Is it a fear of confronting limited beliefs about abundance (what if you NEED that t-shirt from 1998 someday); a fear of facing narratives about inadequacy (what would people think if you asked for help); a fear of setting boundaries (would everyone hate you if you admitted you didn’t want to _______)?
These persistent drains on your wellbeing are easier to ignore than the screaming stressors, but they add up and take a toll all the same. Avoiding them, either because you minimize their impact or because you’re scared to resolve the underlying issue, isn’t serving you.
By decluttering your mind of these “minor” annoyances, you reconnect to your empowerment and free your energetic reserves to tackle more inspired and fulfilling challenges
(Part 1 of 4) For all the rejuvenation inferred in a “new year” (which is mostly nonsense), I for one felt like I dragged myself through January as sluggishly as ever. There were many contributing factors, not the least of which included turbulent national times and a relentlessly cold and gray Montana winter.
Here’s the shorthand guide I’m using to try to grab the helm once again:
However, whatever the reasons, when the course of life starts to feel more like bracing against a crashing tide and less like steering a course deliberately, it’s time to regroup.
1. Accept the limitations of your influence and remember the mind’s default is to focus on dynamics that exacerbate the feeling of struggle.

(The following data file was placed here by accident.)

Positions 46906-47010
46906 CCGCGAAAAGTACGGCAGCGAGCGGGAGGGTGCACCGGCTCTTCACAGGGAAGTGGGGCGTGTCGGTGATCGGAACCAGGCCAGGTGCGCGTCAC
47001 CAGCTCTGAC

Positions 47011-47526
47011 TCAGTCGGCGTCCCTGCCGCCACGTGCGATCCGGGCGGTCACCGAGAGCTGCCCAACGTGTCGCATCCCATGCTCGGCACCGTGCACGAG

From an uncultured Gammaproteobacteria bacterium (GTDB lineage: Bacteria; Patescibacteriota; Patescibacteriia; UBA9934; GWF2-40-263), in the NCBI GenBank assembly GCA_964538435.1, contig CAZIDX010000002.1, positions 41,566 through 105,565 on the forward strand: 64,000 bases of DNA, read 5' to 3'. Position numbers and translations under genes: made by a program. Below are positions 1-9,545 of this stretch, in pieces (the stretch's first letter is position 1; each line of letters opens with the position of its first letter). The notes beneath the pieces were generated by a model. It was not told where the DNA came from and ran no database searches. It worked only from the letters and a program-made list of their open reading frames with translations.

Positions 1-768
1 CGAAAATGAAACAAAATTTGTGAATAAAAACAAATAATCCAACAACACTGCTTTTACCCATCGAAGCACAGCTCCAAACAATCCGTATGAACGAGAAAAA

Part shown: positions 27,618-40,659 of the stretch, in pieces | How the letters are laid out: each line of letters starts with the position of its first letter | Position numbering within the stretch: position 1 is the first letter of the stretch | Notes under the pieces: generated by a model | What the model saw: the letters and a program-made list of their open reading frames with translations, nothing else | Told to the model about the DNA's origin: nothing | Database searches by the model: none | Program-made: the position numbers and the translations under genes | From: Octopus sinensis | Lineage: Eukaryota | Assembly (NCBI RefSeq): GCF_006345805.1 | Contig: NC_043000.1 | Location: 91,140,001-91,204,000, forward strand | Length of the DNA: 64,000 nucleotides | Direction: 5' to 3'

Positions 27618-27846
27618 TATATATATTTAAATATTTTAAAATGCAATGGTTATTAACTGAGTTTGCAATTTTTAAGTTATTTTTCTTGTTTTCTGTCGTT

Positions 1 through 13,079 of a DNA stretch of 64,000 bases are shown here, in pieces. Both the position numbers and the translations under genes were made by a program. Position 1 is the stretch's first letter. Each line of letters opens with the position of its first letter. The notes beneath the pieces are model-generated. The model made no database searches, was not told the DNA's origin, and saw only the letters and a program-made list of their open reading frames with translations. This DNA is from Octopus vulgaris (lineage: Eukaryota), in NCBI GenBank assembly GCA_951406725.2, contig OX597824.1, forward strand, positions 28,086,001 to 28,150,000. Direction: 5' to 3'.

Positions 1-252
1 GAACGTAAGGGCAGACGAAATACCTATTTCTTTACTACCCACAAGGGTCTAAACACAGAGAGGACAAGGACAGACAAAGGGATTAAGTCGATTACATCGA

In the primitive brain’s endeavor to keep us safe, it’s on high alert for what feels dangerous (note: not necessarily what IS dangerous). Therefore, the things that are beyond our control will be what the mind wants to perseverate on the most, including what’s to come personally or professionally, what the people we love do or don’t do, or what others say or think about us or our lives.
Despite our mind’s preoccupation with these, we can’t control ANY of them. We can attempt to INFLUENCE them, but we cannot control them. This distinction is imperative to understand.
Attempts to control are premised on the attachment to a conclusion… on others’ interpretations and perceptions or on how end results play out or are assessed, but these outcomes are affected by influences well beyond what we as individuals can impact.
Before getting frustrated with the futility of this fear-based thinking, remember that fear exists as a guide, waking you up to realize that happiness, freedom and peace only come from within and never from trying to control a single thing outside of yourself.
You’re an adult now, which means you’re the boss of you, and while you can’t dictate all the details of how life unfolds, you’re absolutely empowered to decide how you perceive it and what you make of it. Once the focus shifts from rigidly believing it’s your need or responsibility to figure out how to MAKE things outside of you turn out a specific way, you instantly release yourself from gridlock of the ego and liberate your soul for greater truths and action.